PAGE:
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I was surprised last week to find this value:
for a formula I had designed for a completely unrelated purpose.

$$\sum _{m=1}^{\infty } \frac{1}{\left(m^2+1\right){}_{2 m}}$$ where $\left(m^2+1\right){}_{2 m}$ is the Pochhammer symbol.

I posted over onPhysics.SE where they beat me up over the definition of mass. I'm not a physicist so it was a bit confusing. But, I don't want to discuss proton mass in this post. I want to discuss the odds of this happening at all!

We have $0.167$ as $3$ digits of accuracy for $1959$ and $0.1672621$ as $7$ digits of accuracy for $2012$. At $10$ numbers per each of the $4$ digits difference, we beat $9999$ to $1$ odds against that happening.

Is there a point after a number of successful steps that we would have some kind of confidence factor that would indicate that the number corresponds to the proton's mass or not?

1: Mathematica code:
NSum[10/Pochhammer[m^2 + 1, 2 m], {m, 1, [Infinity]}, WorkingPrecision -> 50]
2: CRC Handbook for Chemistry and Physics, 12th edition, (1959), Page 16.
3: http://pdg.lbl.gov/2012/reviews/rpp2012-rev-phys-constants.pdf


The number $m_{p_{0000}}$ is a percentage. When we multiply the length of the sides of the gram by 10 and then cube it to get kg, we don't cube the number. We change its exponent by 3. Therefore, the number is dimensionless.

I've added a bounty for the best answer that is back on topic.

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If there are planets with intelligent life, it is unlikely their unit of mass is the kilogram. So what you have observed would not be observed on other planets, and therefore cannot have physical significance. –  André Nicolas Nov 20 '12 at 2:10
This also uses the mass in kg. @Fred, please explain what you mean by the alien cube remark. André is right; his remark is not on a side track but goes to the core of your question. –  joriki Nov 20 '12 at 6:59
@Fred: I'm afraid I have no idea what you're talking about. What does "throw out the gram" mean? What are the "steps we choose"? You're asking about a quantity specified in units of kilograms, and I don't see any reason, including in any of what you've written, to assume that anyone other than Earthlings who happen to use kilograms would ever encounter this number. –  joriki Nov 21 '12 at 17:50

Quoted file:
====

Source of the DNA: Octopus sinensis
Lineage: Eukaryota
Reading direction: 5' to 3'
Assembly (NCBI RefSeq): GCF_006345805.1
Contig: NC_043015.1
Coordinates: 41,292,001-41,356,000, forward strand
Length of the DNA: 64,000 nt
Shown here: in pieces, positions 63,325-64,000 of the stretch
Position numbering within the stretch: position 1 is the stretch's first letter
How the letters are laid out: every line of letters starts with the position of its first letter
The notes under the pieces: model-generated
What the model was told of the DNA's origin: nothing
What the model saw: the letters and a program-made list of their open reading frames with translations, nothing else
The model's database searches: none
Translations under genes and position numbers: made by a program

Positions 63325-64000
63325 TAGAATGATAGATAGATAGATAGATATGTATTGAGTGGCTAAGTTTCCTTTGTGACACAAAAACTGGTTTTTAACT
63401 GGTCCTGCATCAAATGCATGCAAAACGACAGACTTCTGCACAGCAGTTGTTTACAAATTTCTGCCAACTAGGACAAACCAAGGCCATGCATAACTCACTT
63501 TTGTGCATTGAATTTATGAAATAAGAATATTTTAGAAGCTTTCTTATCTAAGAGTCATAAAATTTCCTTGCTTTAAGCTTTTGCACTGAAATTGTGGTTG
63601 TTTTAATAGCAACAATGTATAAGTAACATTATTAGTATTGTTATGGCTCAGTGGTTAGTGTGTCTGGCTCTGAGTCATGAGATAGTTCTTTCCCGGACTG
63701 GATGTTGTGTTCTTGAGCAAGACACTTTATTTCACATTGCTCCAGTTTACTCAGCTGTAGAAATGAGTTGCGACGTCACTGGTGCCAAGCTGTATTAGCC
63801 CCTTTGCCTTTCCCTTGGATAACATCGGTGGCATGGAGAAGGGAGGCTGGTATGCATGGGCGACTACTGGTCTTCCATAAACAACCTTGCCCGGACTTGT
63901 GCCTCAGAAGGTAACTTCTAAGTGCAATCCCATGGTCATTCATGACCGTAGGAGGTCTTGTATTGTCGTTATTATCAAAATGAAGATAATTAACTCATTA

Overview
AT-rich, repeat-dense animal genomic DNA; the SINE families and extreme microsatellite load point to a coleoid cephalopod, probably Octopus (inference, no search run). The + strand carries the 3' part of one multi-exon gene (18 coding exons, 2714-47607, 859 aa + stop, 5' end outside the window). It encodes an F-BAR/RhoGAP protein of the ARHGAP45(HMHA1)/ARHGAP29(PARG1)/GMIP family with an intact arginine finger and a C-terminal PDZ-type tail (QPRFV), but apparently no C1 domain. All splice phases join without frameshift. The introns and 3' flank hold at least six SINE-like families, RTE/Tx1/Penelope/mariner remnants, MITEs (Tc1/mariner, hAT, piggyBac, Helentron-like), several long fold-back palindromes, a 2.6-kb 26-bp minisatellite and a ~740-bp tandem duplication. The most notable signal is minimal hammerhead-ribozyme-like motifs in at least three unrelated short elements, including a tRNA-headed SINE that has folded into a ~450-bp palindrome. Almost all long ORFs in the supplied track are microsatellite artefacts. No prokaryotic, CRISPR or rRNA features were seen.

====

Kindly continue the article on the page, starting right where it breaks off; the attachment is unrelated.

The wording of the comment was deliberate. Whether there is intelligent life on Earth is open, though there is some positive evidence in favour of dolphins. –  André Nicolas Nov 22 '12 at 0:06
@Fred: You must be very old! Since 1889, the kilogram has been defined as the mass of the International Prototype Kilogram, which is a lump of metal somewhere near Paris. –  TonyK Nov 23 '12 at 7:58

1 Answer 1

up vote 2 down vote accepted

The threshold in Physics is colloquially known as "five sigma." See, for example, this article, which might resolve some of your underlying confusion. Note that it is important to go into an experiment with a well-supported hypothesis; you should not (in general) first get the result and then go back and see if it corresponds to something known.

For example, your first number begins: $0.1672621822\ldots$

Next, let us consider $15357 \pi/288442 = 0.1672621822\ldots$

Neither mathematical nor physical reasoning allows us to conclude whether or not they are equal.

In any event, to answer your question directly: there is no chance the constant you have found corresponds to the physics term of interest, and with quantities that can be measured very well, you would need both (1) digits matching as far as they can be computed, and (2) a convincing reason [where the meaning of convincing depends on your discipline] for why they should be equal.

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The 'five sigma" article was interesting. So what would be the five sigma for the fact that testing (over the last 50 years) has added four significant digits that match to my digits? Or is this not enough to be significant? –  Fred Kline Nov 22 '12 at 3:40

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